Sunday, January 31, 2010

Körperwelten Zürich

Ok, I didn't cut anyone's arm.
This is one of the exhibits from in Zürich or, in English: These are the blood vessels in a human arm. The way this "sculpture" was made is quite interesting. Some kind of liquid plastic has been poured into vessels then solidified. Everything around has been removed hence revealing this accuracy never reached before. The feeling I got from visiting this very controversial exhibition is the amazement from the perfection of the human body and how important it is to take excellent care of it.

Exhibition in Zürich:

Until: Feb 28 2010
Monday - Thursday 09h00 to 19h30 (last visit starts at 18h00)
Friday - Sunday 9h00 to 21h30 (last visit starts at 20h00)

Address: KÖRPERWELTEN Zürich
Giessereistrasse 18
8005 Zürich
T. +41-44 274 83 06
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Tuesday, January 26, 2010

Searching for "tiananmen": average worldwide traffic in the last 30 days

As a follow up on my previous post, here is a graph from Google Trends showing the popularity of the query for the word "tiananmen" in the last 30 days and from where they were run. Notice the cities. If some hackers really wanted to know more about Chinese dissidents, they encouraged, as an result, even more Chinese citizens to be curious about what is censored. The volume of queries is still today higher than before the hacking and it will probably remain as such for a while. See current results.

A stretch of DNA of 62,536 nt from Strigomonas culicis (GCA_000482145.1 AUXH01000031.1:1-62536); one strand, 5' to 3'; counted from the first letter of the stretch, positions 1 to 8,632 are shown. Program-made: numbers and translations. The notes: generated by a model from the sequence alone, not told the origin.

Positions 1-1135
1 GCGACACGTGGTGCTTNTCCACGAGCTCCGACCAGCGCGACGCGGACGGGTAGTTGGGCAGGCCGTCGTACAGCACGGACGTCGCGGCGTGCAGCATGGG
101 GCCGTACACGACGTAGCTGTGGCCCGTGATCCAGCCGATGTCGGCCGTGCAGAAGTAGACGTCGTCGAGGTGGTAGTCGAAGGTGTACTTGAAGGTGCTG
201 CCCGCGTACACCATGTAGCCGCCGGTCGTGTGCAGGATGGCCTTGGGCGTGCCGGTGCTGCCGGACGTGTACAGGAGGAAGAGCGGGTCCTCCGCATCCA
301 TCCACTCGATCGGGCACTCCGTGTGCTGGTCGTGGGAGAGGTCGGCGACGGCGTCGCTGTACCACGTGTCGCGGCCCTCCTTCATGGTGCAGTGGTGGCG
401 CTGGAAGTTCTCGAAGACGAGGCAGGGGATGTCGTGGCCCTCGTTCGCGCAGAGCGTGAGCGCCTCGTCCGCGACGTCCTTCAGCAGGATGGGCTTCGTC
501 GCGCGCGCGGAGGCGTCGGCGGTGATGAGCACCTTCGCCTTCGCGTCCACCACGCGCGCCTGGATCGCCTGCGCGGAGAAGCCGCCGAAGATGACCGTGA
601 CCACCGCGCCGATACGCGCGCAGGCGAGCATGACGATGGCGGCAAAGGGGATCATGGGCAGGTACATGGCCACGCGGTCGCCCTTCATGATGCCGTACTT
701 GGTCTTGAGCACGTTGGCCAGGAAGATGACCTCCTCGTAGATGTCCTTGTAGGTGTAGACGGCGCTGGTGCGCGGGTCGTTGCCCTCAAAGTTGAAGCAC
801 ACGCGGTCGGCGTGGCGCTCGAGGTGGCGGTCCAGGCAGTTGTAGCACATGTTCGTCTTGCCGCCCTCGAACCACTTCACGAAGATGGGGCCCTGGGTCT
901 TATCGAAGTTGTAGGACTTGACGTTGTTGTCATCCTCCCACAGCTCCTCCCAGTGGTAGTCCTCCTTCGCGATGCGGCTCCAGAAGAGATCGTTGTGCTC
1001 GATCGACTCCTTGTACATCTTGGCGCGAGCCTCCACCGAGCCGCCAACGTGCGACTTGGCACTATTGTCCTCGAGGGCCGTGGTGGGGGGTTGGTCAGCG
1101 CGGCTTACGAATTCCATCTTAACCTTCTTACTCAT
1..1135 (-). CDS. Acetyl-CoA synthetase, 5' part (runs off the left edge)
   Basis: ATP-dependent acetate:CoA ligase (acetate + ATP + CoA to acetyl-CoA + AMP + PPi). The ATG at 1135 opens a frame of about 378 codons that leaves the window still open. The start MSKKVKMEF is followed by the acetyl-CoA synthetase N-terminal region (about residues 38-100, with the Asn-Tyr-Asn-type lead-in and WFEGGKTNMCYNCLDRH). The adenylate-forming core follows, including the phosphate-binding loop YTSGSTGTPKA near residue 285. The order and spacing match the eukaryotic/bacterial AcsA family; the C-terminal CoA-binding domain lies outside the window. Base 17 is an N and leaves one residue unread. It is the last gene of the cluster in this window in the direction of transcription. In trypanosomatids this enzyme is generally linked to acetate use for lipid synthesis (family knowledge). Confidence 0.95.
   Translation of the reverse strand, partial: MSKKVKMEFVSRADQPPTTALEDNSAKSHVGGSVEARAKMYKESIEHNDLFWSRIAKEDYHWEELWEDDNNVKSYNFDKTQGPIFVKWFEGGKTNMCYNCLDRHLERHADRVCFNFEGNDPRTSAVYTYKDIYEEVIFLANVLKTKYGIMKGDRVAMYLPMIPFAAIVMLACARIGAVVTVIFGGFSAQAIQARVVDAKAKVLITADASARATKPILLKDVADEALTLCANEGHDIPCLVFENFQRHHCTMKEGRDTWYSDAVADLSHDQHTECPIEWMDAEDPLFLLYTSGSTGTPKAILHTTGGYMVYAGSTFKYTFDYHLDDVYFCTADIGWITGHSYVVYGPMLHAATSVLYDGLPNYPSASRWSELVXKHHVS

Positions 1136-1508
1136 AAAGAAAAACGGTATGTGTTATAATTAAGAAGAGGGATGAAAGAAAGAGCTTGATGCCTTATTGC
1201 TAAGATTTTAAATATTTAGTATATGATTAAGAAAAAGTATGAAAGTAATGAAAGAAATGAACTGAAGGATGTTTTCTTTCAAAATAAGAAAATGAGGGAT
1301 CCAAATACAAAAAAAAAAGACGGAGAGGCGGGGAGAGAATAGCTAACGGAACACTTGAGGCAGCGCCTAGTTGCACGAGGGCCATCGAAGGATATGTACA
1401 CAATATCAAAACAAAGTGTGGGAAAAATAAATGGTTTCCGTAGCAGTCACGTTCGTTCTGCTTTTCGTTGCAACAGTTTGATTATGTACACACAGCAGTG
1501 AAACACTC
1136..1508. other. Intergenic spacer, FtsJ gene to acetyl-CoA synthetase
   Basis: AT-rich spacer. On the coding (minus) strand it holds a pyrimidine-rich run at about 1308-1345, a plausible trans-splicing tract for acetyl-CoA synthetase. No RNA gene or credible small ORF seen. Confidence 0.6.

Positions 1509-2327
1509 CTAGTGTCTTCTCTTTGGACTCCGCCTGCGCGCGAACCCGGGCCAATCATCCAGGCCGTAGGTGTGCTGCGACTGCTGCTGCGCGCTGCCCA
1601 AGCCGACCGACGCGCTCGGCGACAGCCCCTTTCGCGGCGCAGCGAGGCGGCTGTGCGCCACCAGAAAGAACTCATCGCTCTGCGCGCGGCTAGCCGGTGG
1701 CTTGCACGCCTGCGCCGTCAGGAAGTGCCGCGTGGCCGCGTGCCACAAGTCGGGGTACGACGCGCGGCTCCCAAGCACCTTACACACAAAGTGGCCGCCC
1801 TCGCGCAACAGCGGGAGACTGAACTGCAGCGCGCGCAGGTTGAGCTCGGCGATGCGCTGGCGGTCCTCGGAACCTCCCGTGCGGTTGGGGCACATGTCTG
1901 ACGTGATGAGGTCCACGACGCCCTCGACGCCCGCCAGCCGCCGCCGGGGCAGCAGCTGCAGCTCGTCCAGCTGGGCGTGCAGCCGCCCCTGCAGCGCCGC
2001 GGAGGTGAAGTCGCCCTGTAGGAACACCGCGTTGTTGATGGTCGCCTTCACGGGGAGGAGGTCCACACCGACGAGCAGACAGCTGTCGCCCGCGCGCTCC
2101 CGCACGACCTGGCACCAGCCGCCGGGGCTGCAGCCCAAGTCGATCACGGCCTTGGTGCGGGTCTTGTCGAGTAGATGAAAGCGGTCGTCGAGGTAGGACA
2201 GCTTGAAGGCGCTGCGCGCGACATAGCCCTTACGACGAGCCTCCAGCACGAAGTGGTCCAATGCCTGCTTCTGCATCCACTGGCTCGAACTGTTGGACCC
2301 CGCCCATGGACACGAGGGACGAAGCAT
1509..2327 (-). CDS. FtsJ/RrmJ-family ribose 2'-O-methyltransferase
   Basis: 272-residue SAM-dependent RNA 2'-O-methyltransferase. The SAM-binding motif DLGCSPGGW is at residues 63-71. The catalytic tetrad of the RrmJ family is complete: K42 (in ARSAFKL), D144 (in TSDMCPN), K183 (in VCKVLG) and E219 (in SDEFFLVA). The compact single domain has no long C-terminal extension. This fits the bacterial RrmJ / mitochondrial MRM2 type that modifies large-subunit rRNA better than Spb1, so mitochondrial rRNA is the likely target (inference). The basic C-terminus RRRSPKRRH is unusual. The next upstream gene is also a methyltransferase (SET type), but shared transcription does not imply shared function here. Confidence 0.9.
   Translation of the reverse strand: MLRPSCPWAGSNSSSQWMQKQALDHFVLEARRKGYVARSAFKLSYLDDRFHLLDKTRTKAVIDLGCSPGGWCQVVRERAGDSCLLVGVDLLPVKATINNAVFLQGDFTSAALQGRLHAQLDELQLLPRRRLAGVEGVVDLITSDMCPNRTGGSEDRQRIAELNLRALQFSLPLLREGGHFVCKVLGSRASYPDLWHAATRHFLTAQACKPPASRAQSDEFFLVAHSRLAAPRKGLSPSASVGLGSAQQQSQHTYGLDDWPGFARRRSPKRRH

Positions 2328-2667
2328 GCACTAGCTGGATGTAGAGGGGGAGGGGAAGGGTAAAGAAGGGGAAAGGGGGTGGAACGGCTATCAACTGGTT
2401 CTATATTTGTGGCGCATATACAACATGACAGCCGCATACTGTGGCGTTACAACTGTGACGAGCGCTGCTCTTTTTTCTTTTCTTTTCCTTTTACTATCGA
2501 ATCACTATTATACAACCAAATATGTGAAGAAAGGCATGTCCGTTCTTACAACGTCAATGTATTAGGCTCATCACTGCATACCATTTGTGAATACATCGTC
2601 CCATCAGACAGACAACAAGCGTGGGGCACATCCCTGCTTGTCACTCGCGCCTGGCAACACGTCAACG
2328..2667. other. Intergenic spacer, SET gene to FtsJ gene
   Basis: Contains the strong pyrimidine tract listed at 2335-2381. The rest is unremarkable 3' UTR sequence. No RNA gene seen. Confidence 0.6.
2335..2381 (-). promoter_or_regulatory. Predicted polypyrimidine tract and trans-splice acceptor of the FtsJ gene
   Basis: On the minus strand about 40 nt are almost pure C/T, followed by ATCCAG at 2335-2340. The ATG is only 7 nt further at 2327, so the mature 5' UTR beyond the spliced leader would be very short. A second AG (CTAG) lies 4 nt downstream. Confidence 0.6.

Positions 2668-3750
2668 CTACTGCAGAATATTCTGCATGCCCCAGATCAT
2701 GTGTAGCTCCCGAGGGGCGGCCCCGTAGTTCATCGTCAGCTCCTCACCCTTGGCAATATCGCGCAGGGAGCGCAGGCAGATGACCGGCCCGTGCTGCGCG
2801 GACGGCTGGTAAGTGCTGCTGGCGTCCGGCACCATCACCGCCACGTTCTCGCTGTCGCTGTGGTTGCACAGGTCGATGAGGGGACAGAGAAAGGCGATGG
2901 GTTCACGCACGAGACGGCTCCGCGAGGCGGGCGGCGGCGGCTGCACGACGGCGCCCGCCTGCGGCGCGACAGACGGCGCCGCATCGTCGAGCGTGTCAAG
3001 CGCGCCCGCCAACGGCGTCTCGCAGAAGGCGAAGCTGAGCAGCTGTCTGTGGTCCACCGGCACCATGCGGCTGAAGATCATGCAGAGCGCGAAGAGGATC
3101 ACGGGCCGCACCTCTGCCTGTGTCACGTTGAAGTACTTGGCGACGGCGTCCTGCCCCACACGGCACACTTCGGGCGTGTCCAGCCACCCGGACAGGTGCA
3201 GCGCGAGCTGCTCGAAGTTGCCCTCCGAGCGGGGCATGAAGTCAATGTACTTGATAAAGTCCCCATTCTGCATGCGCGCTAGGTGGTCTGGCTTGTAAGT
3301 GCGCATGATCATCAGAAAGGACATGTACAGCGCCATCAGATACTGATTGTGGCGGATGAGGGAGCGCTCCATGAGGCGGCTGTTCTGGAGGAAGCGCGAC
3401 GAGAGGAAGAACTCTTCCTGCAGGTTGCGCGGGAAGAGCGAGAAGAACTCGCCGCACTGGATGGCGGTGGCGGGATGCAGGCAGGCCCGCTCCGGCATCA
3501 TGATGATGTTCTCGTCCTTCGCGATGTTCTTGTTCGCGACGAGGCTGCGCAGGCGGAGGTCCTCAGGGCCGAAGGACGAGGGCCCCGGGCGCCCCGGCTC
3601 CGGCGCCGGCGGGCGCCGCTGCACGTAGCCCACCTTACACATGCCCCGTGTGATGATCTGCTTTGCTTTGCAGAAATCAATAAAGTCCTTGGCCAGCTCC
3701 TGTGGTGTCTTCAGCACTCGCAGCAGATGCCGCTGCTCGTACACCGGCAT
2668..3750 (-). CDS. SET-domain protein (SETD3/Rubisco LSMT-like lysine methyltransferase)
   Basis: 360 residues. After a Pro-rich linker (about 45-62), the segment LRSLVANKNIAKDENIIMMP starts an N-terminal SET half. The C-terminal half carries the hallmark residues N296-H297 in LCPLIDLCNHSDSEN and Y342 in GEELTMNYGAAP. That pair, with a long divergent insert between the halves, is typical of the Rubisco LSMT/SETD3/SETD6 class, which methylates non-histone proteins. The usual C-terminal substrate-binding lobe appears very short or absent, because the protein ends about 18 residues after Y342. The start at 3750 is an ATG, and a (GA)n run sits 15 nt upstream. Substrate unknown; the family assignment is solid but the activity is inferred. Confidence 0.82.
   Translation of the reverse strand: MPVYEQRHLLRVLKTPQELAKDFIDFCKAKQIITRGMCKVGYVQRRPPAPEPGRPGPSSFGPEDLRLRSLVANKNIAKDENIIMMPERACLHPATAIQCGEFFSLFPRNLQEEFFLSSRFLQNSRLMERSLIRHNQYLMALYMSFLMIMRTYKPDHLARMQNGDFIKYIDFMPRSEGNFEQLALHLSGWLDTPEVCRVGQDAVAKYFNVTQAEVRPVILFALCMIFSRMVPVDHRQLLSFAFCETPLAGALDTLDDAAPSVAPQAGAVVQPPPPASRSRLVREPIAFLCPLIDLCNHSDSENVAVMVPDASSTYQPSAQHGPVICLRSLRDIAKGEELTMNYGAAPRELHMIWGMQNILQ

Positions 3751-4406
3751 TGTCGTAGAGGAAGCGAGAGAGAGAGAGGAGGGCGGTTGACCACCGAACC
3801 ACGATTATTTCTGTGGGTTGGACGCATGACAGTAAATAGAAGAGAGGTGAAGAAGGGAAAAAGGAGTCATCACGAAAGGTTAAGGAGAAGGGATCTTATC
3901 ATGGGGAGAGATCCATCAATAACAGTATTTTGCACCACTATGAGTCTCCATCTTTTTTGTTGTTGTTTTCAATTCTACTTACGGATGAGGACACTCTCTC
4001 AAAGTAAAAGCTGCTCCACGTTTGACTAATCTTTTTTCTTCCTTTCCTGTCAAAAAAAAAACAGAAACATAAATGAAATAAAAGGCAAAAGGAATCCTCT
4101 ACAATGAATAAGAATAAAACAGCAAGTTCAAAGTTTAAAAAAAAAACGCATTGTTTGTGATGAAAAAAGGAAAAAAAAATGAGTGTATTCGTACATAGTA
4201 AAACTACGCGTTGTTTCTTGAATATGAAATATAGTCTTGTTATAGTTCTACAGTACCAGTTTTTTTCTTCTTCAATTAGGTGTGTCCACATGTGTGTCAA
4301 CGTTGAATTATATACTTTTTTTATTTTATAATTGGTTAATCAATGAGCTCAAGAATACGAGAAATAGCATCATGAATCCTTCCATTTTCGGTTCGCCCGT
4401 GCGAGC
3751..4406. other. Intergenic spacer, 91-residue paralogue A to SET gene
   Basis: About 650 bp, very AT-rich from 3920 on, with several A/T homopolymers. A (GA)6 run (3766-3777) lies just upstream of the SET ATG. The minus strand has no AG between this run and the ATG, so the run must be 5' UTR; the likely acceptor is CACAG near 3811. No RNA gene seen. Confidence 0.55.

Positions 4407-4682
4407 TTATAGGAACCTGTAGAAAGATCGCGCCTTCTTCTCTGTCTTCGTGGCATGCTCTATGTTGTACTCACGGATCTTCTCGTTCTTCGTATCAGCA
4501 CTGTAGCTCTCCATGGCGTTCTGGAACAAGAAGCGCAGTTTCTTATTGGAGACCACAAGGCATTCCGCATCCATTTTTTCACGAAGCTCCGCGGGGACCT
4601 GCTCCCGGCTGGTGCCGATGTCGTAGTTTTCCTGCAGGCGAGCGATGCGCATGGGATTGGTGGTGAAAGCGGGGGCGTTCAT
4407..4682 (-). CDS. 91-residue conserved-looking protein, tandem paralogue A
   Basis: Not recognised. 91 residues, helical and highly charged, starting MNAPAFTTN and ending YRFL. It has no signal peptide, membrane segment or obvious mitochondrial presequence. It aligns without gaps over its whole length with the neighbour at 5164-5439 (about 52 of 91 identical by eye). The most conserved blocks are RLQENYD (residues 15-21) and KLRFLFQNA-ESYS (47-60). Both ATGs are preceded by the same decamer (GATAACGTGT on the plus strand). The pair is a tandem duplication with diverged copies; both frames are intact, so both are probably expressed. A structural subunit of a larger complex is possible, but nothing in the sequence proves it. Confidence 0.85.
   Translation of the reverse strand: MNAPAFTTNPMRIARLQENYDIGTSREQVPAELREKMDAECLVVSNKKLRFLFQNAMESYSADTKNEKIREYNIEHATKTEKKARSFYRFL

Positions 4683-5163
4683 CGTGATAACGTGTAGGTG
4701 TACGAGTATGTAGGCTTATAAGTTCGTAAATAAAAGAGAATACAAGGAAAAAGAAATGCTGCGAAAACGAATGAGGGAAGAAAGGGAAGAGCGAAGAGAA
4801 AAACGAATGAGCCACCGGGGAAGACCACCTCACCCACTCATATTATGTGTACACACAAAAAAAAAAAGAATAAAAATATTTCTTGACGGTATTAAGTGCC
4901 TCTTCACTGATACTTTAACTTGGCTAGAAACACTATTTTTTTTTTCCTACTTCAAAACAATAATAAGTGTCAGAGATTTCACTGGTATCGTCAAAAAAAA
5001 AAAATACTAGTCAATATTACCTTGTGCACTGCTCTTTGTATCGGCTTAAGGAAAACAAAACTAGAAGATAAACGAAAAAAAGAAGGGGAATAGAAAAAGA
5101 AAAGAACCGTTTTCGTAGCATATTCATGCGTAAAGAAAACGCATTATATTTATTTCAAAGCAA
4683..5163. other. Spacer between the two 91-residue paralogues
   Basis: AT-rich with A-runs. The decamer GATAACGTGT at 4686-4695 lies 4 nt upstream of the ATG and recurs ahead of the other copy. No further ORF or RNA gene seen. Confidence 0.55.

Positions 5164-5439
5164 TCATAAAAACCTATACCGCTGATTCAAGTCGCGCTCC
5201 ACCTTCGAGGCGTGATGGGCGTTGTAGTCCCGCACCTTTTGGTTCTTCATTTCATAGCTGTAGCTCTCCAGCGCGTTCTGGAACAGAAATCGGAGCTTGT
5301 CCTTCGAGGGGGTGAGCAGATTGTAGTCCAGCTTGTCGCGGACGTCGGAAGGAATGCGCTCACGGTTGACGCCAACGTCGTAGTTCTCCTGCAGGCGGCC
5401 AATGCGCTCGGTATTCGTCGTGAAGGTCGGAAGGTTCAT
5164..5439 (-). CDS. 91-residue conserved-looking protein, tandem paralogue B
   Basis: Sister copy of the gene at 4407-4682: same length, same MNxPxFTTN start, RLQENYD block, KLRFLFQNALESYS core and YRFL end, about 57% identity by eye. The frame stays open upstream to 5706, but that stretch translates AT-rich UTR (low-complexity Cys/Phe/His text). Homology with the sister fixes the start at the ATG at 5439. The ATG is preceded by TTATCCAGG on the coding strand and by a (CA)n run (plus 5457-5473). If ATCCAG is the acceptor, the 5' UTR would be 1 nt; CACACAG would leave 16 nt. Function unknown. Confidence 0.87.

Thursday, January 14, 2010

Standing up against censorship

Google's announcement:

And from
While Chinese Web users on Thursday considered the prospect of life without Google, the issue, viewed from a Chinese perspective, seemed to boil down to this: Well-wishers who showed up to lay flowers and candles, in mock-mourning, at Google’s Beijing headquarters on Wednesday discovered that the flowers were promptly removed. A security guard from the neighborhood informed them that they would need to “apply for permits at the relevant department; otherwise they were conducting an ‘illegal flower tribute.’ ”
The Illegal Flower Tribute just might be the perfect framework through which to view the whole sorry episode. The battle lines can fairly be described as those who believe in the need for vigilant regulation of floral tributes versus those who do not. Web comments and blog items that expressed support for Google’s actions were promptly censored Thursday, so only the savviest Chinese Web users were posting to Twitter, which lies beyond the Great Firewall for those with the technical know-how (a proxy) to reach it.
Some of the more memorable comments from the Chinese Web:

From CXZJ: “This is not Google withdrawing from China, but China withdrawing from the rest of the world.”

From joaniu: “I suspect that eighty per cent of Google users in China will begin to use a proxy [to get around a prospective government ban on Google], meaning that, in one year, there will be forty million more Web users breaking through the wall of censorship. So Google’s leaving is not an end, but the beginning of an era.”

Read more:

And some history: